Performance Bonds for Contractors
Performance bonds guaranteed the satisfactory completion of work that you have earned through the bidding process. If you do not complete the work project as specified the surety that issued the bond will be asked to hire and pay another contractor to finish the work you didn’t complete. Once a surety completes the work of pays the penal sum of the performance bond, they will seek recovery for their outlay from you and your assets. Bid and performance bonds are not insurance. The premium you pay is a fee for using the creditworthiness of the surety as testimony to your character and capabilities. The only party that can make a claim against the bond is the Obligee. The obligee on a performance bond is the one to whom you owe the obligation of performance.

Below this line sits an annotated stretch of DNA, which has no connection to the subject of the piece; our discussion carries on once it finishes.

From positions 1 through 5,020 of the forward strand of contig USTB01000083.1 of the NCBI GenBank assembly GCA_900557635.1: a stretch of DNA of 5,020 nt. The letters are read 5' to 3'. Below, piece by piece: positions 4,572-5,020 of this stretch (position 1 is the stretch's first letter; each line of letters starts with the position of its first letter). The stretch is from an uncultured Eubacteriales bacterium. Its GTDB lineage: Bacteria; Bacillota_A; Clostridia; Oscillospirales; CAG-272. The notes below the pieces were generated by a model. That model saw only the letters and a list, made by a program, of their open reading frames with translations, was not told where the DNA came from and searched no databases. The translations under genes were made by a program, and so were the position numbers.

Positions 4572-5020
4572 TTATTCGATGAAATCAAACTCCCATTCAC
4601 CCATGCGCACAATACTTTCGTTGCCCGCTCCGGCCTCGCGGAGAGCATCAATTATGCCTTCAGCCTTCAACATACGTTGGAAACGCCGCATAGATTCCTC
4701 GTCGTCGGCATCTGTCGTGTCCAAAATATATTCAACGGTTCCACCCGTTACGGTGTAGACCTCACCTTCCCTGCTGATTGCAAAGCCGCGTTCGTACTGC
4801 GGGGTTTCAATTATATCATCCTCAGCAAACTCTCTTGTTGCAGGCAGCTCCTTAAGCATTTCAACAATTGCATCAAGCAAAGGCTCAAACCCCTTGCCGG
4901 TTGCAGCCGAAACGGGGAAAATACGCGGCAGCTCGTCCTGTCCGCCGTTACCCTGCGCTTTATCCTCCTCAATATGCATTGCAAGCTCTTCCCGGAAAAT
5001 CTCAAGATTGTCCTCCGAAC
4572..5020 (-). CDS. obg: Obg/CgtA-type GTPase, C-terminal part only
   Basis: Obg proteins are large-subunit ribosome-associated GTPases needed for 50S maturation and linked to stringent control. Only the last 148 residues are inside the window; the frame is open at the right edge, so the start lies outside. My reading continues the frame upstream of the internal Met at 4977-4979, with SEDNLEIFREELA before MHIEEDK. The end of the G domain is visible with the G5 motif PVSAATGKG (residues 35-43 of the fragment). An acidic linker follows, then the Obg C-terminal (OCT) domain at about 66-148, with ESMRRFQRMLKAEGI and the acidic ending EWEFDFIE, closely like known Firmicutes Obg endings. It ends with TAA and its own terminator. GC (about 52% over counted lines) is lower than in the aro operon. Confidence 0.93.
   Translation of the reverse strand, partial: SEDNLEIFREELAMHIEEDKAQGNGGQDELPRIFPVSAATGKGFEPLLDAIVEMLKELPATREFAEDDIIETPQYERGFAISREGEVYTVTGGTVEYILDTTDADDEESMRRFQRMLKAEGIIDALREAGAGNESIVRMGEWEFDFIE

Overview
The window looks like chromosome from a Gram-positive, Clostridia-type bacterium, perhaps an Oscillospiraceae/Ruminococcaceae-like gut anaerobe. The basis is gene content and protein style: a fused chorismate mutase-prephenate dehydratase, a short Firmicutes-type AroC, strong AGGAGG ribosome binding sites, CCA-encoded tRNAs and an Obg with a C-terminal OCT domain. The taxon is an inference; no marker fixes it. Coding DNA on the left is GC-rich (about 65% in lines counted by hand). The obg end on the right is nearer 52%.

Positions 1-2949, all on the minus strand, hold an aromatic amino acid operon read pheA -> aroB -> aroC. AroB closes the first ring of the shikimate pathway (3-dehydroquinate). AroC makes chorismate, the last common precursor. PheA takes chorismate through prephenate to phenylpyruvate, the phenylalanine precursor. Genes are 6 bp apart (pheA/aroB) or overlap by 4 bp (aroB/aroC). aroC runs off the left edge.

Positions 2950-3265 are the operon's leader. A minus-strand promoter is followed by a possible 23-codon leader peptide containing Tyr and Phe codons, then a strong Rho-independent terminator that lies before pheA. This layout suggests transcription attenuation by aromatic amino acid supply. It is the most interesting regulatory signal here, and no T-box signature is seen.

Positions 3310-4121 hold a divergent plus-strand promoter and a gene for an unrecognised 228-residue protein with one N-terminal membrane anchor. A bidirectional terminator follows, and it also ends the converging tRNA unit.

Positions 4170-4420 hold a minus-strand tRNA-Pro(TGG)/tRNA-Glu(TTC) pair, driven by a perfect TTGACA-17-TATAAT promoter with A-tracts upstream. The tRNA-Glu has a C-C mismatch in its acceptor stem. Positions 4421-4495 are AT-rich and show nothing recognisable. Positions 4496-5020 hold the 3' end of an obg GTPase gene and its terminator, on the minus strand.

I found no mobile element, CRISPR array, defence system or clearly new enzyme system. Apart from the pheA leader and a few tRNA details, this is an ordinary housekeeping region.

What sets you up for successful bidding is the work you do in advance with me to set up your bonding relationship. Since performance bonds are underwritten based in some large part upon the way you have handled your business and credit relationships in past work, starting in advance of your need for a bond is very important suggestion to obtaining the bond limits you may need. Getting yourself set up to bid on work that requires a bid and performance bond shouldn’t be the last thing you do before sending in your bid!